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Why Use PHP?
If you need to embed dynamic text into static text, you’ll find PHP extremely useful. It was designed for this, and it excels at it. PHP is also very useful for integrating web pages with databases.

The PHP scripting language resembles JavaScript, Java, and Perl, These languages all share a common ancestor, the C programming language. PHP is most different from JavaScript and Java. PHP is a server-side scripting language. All of the “work” is done on the server. JavaScript (and Java) generally run on the client. They have little access to the information that the server has, and mediated access to information on the client. They can do lots of things on the client that PHP cannot. PHP has full access to the information that the server has, and very little access to information that the client has. In fact, it only has information that the client tells the server and that the server passes on to PHP.

Because it is on the server, however, PHP cannot be modified by the client. While you cannot necessarily trust the information that the client gives to PHP, you can trust that your PHP is doing what you told it to do.

Because PHP is on the server end, your PHP scripts can affect your server--such as by keeping an activity log or updating a database.

PHP and Perl often work side-by-side. These are both server-side. Where PHP excels at embedding dynamic content, Perl excels at modifying (or “filtering”) streams of text. PHP excels at putting things into documents, and Perl excels at finding things in documents. After you have learned PHP, you may well find Perl useful for many tasks, especially for command-line tasks. PHP has an advantage over Perl on most web sites because PHP is usually loaded as part of the web server. When scripting languages “run”, the system has to first load the “interpreter” and then “compile” the language into code that the machine can understand. When you tell PHP to echo the current time to the web page, the computer needs to have your command translated into numbers that it can understand. Because the PHP interpreter is already loaded as part of the web server’s software, it is always running. This cuts out half of that process. The interpreter is already loaded, and it can go directly to compiling the language into code. When web servers see a request to run a Perl script, they usually have to first load the Perl interpreter. This happens very quickly, but when there are thousands or tens of thousands of requests coming every second, every “very quickly” can add up.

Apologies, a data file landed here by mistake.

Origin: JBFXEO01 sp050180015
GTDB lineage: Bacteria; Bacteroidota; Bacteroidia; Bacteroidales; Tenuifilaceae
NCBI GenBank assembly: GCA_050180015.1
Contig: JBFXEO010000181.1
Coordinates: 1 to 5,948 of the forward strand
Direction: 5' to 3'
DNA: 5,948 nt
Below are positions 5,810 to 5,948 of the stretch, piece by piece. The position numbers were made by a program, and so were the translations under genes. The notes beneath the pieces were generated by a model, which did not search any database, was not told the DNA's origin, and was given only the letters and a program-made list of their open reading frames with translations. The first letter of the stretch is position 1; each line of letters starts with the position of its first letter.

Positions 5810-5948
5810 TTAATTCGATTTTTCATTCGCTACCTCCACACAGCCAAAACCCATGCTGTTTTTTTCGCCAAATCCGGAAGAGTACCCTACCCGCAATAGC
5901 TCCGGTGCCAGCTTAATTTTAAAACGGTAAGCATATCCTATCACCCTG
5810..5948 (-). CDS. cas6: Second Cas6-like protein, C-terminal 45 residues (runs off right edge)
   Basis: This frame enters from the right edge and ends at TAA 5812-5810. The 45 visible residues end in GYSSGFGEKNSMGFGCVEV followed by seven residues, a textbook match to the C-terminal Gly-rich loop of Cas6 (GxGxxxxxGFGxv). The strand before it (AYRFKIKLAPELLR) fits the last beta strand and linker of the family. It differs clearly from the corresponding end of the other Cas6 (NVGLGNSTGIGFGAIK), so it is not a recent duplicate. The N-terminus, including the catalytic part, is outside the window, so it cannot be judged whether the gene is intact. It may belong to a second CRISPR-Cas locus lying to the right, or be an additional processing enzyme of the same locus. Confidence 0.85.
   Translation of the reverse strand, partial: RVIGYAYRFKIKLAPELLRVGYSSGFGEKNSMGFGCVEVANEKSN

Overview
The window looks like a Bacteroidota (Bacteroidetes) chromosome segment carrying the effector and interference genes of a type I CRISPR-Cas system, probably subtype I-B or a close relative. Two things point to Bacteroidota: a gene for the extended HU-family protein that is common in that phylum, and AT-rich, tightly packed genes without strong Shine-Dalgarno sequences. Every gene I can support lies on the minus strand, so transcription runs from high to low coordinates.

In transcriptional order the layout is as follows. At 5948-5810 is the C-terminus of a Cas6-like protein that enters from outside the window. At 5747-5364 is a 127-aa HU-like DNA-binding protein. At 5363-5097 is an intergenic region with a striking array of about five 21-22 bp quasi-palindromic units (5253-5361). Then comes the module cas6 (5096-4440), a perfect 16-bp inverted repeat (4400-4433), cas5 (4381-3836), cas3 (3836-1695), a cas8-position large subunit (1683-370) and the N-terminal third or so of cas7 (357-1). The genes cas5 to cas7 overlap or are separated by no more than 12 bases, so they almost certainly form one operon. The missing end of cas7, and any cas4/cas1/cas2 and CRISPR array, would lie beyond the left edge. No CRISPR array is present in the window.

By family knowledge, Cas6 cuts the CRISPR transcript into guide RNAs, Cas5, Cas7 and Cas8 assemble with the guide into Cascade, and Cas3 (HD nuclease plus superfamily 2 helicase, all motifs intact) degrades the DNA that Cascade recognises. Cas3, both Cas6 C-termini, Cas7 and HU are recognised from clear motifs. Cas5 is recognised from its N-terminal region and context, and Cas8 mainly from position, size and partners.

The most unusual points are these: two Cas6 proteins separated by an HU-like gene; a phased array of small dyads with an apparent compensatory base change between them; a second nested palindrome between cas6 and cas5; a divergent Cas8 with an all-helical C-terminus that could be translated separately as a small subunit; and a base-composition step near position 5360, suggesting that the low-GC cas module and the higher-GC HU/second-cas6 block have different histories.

C programs are “pre-compiled”. They cut out both steps in that process: no interpreter is needed because the program is already compiled into code the machine understands. Because of this, however, C programs must be compiled every time you switch to a new machine. If you move to a different host, you will usually have to recompile your C programs.
Sometimes you’ll even have to recompile your C programs when your ISP upgrades their server’s system software. And many ISPs do not provide you with a C compiler. You’ll find that PHP is more “portable” than C in this respect: if it works on one server, it will usually work on any other server that has it. Most ISPs that provide server-side scripting provide PHP.
Webnetics UK Ltd.

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